Electric cars don't jolt implanted heart devices: study
The study from Germany found that the technology used to power the cars won't interfere with pacemakers or implantable defibrillators.
"Currently there are no data to suggest that restrictions for cardiac implantable electronic device patients are necessary when driving or charging an electric car," said the study's lead author, Dr. Carsten Lennerz. He's a senior physician at the German Heart Centre in Munich.
Lennerz said as these cars become more "super-charged," there may be a problem with implanted heart devices. But for now, it appears that several models of electric cars have no effect on these devices.
Dr. Joseph Germano, associate director of cardiac electrophysiology at NYU Winthrop Hospital in Mineola, N.Y., reviewed the study's findings and agreed that electric cars don't appear to pose a current danger.
There was some concern because so-called electromagnetic interference (EMI) can sometimes cause electronic heart devices to malfunction.
Such interference "can create electrical noise that can be interpreted by a cardiac device as the heart's own signals. In people who require these devices to keep their heart beating or to treat life-threatening arrhythmias [irregular heartbeats], the consequences of electromagnetic interference can be catastrophic," Germano explained.
One likely reason why the German researchers found no interference is that electric cars are designed with electromagnetic shields to protect onboard computer systems from malfunctioning due to electromagnetic interference.
Previous research on electric cars had come to a similar conclusion. In November, researchers reported on a study of 34 seniors that found no interference with their heart devices when driving a Tesla electric car. The findings were presented at an American Heart Association meeting.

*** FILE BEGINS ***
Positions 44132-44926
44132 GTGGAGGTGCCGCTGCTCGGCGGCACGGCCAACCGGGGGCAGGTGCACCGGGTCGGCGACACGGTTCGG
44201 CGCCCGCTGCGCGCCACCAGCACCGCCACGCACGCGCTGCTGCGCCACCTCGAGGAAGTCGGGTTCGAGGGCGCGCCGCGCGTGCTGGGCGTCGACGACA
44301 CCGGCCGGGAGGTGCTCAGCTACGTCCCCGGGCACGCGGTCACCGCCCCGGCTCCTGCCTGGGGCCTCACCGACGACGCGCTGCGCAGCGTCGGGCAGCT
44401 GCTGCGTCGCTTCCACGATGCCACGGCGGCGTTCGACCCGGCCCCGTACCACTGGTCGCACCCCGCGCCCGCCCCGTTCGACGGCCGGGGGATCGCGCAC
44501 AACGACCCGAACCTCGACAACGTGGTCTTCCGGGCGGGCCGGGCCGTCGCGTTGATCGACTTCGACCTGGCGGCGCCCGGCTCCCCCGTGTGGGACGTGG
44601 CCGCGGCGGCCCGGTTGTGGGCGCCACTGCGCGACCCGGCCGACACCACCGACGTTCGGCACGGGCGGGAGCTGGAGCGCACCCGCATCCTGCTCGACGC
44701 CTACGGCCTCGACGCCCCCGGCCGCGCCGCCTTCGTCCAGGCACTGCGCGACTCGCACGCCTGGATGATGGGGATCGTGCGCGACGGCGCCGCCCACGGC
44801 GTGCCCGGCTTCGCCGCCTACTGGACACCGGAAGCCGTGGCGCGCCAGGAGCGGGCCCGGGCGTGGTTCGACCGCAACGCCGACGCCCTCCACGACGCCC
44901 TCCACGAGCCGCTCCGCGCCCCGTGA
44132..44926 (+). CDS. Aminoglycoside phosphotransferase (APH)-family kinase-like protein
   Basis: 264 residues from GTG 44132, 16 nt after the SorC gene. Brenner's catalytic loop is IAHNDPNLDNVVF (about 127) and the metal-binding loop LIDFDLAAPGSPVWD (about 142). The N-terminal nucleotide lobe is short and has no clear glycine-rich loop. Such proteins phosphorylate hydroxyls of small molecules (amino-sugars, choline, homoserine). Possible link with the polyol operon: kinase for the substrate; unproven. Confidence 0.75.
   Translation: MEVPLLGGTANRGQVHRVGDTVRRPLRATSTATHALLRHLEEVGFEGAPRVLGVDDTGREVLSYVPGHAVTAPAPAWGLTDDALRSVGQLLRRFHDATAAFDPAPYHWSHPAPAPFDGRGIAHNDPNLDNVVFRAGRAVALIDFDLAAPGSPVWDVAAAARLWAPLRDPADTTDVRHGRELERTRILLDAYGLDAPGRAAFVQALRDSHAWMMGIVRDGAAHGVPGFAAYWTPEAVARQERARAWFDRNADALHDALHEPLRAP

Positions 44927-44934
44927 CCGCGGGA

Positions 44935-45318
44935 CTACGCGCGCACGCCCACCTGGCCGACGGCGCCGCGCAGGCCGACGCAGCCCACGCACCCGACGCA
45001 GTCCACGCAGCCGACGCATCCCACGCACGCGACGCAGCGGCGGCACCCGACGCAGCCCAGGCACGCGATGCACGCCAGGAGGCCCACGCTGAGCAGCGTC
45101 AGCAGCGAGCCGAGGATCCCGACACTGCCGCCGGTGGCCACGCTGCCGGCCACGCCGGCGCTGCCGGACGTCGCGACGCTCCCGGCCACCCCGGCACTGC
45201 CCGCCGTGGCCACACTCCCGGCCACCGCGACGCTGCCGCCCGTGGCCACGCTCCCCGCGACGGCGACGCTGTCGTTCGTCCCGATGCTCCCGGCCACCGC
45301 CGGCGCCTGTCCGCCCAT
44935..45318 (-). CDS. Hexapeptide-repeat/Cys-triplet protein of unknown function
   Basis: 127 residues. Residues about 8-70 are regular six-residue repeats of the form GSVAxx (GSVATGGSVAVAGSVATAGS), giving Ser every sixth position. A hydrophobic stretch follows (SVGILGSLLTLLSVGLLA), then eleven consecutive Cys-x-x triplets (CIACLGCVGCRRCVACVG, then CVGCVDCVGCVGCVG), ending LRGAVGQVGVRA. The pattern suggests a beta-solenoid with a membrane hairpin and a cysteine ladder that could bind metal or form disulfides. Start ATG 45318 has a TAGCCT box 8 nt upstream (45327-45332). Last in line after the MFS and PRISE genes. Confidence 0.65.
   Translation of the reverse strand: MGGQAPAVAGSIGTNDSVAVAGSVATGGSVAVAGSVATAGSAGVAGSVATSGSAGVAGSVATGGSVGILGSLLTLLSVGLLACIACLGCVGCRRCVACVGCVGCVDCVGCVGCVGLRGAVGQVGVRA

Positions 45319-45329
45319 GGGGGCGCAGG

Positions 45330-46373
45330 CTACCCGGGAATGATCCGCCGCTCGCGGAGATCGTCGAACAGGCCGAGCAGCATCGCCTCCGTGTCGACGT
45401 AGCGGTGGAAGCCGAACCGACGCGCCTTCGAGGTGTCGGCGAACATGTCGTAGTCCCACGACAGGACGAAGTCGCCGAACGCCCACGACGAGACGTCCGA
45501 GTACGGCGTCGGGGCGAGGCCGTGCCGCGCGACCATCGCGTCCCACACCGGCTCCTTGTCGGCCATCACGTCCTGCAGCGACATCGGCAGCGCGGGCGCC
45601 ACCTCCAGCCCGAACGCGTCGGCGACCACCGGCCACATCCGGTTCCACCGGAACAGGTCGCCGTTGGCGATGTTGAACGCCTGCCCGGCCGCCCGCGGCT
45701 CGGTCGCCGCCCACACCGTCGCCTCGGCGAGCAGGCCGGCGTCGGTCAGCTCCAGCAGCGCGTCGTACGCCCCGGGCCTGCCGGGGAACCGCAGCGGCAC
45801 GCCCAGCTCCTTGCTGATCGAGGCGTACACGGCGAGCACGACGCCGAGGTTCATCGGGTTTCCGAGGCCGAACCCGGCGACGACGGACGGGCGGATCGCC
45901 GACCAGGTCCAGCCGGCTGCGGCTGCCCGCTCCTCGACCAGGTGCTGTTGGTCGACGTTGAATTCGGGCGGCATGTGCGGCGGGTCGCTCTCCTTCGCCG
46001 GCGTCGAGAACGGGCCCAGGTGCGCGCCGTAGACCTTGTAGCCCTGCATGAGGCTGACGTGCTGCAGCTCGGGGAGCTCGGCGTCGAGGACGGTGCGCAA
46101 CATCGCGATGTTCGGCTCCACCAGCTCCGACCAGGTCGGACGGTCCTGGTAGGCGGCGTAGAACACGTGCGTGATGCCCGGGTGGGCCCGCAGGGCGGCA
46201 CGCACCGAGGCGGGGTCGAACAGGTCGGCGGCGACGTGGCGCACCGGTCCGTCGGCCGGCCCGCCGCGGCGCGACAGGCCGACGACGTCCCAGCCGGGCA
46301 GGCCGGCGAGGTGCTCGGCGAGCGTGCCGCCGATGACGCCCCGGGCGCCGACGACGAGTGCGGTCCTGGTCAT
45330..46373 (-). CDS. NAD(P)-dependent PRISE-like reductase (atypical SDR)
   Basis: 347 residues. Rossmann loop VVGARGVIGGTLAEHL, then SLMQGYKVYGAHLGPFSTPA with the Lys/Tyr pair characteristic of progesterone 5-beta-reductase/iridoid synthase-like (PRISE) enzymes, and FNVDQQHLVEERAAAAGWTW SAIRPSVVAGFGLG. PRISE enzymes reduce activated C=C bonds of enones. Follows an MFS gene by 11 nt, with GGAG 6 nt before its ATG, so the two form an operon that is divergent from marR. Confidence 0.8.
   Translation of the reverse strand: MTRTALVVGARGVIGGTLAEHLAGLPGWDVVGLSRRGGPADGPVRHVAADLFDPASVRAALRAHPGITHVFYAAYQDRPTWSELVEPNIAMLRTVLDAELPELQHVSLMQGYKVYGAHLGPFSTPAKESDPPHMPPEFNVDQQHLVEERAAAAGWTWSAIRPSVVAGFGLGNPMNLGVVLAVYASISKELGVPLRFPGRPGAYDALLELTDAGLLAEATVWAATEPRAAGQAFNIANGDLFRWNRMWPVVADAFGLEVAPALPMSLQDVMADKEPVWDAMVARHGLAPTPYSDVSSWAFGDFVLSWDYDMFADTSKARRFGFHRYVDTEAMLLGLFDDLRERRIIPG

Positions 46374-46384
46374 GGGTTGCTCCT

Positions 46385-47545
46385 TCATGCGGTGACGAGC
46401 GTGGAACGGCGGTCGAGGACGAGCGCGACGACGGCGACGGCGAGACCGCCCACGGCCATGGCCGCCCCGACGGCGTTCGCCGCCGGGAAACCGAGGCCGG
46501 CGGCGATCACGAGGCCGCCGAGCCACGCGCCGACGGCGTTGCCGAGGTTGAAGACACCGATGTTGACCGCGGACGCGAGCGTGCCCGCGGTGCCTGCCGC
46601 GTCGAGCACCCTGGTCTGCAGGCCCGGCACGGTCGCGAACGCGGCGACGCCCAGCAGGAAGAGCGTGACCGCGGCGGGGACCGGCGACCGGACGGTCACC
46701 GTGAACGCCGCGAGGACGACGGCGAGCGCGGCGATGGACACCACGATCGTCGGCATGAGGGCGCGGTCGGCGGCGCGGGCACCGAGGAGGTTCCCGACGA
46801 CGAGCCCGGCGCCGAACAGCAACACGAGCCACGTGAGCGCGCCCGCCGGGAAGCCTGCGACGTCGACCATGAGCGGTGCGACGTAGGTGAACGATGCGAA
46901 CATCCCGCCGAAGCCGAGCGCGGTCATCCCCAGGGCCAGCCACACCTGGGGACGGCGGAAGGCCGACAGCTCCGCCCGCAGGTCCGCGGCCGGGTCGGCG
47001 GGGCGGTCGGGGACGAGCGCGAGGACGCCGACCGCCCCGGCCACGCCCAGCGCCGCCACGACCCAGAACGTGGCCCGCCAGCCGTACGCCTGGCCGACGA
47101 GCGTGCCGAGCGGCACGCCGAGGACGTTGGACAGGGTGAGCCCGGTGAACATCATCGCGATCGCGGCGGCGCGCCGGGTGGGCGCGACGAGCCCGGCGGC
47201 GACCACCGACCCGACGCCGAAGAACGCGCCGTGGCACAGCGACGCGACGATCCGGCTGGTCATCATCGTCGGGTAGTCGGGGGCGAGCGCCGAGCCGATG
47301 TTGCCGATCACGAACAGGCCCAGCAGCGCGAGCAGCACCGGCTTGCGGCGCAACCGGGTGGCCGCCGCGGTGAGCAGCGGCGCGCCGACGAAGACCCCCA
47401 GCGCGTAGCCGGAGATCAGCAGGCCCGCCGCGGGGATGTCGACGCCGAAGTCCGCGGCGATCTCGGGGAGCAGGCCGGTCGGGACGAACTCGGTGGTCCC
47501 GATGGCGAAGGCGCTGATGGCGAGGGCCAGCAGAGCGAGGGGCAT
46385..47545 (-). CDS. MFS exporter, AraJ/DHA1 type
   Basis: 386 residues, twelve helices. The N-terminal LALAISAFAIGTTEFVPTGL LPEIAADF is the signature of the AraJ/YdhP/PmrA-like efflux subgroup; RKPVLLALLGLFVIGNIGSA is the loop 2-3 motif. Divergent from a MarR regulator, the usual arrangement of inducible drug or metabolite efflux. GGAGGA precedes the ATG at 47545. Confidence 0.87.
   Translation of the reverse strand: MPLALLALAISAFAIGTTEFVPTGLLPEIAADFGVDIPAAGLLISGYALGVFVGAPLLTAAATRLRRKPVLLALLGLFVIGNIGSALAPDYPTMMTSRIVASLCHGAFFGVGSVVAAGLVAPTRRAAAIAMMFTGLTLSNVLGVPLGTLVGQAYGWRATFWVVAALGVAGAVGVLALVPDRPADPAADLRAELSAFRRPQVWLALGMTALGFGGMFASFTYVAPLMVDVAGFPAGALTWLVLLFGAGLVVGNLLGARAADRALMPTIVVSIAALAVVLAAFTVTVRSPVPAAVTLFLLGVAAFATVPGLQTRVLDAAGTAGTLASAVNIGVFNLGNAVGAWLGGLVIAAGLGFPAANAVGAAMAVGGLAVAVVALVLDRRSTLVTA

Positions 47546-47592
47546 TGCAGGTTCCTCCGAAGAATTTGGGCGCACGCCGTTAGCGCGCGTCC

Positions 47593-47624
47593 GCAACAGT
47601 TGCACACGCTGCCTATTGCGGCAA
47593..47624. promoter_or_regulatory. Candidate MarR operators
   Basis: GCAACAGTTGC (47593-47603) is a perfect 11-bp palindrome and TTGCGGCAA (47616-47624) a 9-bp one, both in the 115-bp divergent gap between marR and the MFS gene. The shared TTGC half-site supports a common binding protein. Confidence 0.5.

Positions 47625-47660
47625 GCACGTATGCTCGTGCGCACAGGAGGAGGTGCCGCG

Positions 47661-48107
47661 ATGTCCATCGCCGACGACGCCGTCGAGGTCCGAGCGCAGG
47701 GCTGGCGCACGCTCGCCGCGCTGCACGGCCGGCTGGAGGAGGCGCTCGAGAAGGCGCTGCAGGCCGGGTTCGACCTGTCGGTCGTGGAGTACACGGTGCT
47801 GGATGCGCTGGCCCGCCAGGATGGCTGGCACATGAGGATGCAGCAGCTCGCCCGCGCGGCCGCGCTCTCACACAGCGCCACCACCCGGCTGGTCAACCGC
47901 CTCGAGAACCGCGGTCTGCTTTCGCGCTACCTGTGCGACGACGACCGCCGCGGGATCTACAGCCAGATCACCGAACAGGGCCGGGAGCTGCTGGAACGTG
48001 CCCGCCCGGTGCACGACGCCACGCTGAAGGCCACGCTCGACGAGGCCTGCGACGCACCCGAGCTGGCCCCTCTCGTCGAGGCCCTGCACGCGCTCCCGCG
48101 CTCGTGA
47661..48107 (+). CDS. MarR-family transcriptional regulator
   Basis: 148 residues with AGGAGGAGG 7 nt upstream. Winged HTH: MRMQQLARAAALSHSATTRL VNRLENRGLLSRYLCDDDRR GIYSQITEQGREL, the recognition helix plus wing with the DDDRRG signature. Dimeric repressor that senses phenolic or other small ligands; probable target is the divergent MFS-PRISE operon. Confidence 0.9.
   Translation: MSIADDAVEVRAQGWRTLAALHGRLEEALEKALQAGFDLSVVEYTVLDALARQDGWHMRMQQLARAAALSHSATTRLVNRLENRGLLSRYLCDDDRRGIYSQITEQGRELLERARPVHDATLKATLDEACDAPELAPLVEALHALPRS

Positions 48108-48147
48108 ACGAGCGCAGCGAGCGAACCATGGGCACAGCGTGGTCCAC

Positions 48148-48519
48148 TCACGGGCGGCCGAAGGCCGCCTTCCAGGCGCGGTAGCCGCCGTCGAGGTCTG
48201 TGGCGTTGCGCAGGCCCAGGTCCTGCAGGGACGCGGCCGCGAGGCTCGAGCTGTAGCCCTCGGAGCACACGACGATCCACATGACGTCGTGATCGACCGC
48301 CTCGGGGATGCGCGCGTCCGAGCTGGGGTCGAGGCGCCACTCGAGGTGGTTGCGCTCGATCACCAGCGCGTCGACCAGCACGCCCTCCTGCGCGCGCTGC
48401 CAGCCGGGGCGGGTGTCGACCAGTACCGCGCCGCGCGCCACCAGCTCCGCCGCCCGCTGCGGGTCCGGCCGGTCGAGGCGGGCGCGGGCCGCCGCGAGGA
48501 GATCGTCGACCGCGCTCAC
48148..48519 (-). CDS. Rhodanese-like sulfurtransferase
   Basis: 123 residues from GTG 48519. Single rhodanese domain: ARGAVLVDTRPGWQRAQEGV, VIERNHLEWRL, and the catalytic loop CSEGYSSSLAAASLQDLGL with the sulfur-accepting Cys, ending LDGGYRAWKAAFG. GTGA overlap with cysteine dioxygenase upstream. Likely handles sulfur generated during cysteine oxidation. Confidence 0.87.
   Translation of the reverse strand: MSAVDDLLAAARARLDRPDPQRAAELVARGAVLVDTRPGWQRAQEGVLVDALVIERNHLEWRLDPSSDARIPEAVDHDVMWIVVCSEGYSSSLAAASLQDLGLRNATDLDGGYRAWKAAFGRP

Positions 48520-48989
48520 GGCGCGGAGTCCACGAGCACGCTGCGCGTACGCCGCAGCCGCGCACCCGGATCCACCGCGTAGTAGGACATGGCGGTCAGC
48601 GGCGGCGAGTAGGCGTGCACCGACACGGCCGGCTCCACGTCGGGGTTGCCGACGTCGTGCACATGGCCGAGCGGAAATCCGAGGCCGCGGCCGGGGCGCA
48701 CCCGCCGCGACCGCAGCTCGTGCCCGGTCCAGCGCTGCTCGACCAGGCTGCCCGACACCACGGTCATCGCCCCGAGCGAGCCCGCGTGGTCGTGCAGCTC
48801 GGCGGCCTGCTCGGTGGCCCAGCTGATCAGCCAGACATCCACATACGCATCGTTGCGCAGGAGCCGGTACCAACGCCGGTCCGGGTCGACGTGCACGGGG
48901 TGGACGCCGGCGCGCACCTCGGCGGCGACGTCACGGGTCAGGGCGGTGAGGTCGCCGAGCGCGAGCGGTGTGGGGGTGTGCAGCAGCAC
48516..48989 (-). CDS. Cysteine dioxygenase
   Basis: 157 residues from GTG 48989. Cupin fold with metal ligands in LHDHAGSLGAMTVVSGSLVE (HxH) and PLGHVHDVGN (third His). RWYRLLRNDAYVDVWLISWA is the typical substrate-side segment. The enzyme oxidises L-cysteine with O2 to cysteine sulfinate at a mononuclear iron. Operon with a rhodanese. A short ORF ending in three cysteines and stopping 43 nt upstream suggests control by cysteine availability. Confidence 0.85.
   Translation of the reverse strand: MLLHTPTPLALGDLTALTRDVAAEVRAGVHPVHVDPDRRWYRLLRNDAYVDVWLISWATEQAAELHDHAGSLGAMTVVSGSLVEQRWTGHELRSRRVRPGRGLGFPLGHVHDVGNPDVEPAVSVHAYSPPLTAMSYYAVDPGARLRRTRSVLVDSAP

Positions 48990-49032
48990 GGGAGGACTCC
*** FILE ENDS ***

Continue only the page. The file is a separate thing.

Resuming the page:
For the new study, researchers recruited 108 people with implantable heart devices—either pacemakers or implantable cardioverter defibrillators (ICDs). Ninety of the study participants were men. Their average age was 58. Their devices came from seven different manufacturers.
Four electric cars popular in Europe were used for the test—the BMW i3, the Nissan Leaf, the Tesla Model 85S and Volkswagen's e-up!
The volunteers sat in the front seat of the cars while driving was simulated using a roller test bench indoors. The volunteers were then instructed to charge the vehicles.
"There were no adverse events and no electromagnetic interference was detected during driving or charging of the cars," Lennerz said.
The magnetic field strength was highest next to the charging cable when the car was charging. But even during charging, there was no evidence of interference with the heart devices, the researchers said.
"At this point, it is safe to say that not only are people with cardiac devices living longer, but they can also stay in the fast lane," Germano said.
The study was published April 23 in the journal Annals of Internal Medicine.
Learn more about electronics and implantable cardiac devices from the American Heart Association.
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